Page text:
For many of us, grammar school was a wonderful experience. Playing with your peers, going crazy at recess, and shooting spit wads were all a part of the jolly grade school life.
But what about those kids who were bullied on the playground? How did they manage? If you were different, wore glasses, braces or didn’t look like most of the other students, you were probably harassed.
Back in the 1960s, bullying was something many had to endure. For those who didn’t fit in with the popular cliques, painful memories punctuated grammar school where incessant teasing took place, with social omission, blatant cruelty, and many forms of exclusion. Those who didn’t fit in had to fight for their place in the sun.
I was very athletic in school, so I was never bullied physically. I was taller and stronger than most of my classmates, so people knew not to mess with me.
But my twin sister Teresa and I were bullied in a different way. A flock of girls can be very cruel and vindictive when they band together. There’s always the popular ringleader who inspires others to join in with the mockery and frenzy.
Many girls in grammar school would make fun of our hand-me-down clothes. We were poor, and although we lived in a decent neighborhood, we were embarrassed that our home looked haunted, so we rarely had friends over to visit.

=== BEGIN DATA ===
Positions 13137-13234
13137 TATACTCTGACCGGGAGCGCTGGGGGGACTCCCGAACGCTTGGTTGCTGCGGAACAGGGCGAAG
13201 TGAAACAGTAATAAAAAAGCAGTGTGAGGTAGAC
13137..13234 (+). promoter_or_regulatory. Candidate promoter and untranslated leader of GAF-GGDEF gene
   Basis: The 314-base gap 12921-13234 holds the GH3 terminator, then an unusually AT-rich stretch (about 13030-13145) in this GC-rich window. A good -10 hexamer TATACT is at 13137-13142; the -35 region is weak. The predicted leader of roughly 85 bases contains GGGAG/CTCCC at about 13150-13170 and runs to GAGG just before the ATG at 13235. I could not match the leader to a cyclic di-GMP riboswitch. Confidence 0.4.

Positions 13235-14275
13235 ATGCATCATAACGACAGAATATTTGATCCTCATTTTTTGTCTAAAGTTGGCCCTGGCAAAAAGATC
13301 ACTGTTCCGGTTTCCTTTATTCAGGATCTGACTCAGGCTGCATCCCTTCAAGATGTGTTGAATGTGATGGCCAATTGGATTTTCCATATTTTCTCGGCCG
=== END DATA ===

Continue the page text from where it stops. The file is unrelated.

When we went to camp one summer, it was one of the worst weeks of my life, having to endure the cruelty of several 10-year-olds holed up in a tent. I still remember them whispering and giggling in the corner and then pointing at my sister and me because we dressed as tomboys, and came from a broken home.
I was so glad when that week ended, so I could go home, get lost in the gully and feel good about myself once again.
In my teens, I began to gravitate toward the brainy kids in school, and those who were also artists. Although I was always the class clown, and highly athletic, most of my close friends were brilliant outsiders who made me feel more at ease.
During that time, I began using my writing and humour deflect certain social standards that seemed ludicrous to me. I hated cliques and never really belong to any particular social groups.
Once, I even ran for homecoming queen as a joke, knowing it would be a real coup if I were actually elected.
To this day, I’m still uncomfortable around a gang of women. I still wonder if they laugh at my outfits, whisper when I’m not around, or make fun of my tomboy style.
Thankfully, my sense of humour helped me through some tough times when I was young, but I wonder how others who were bullied endured their pain.
I hope they found a healthy way to get through it all.
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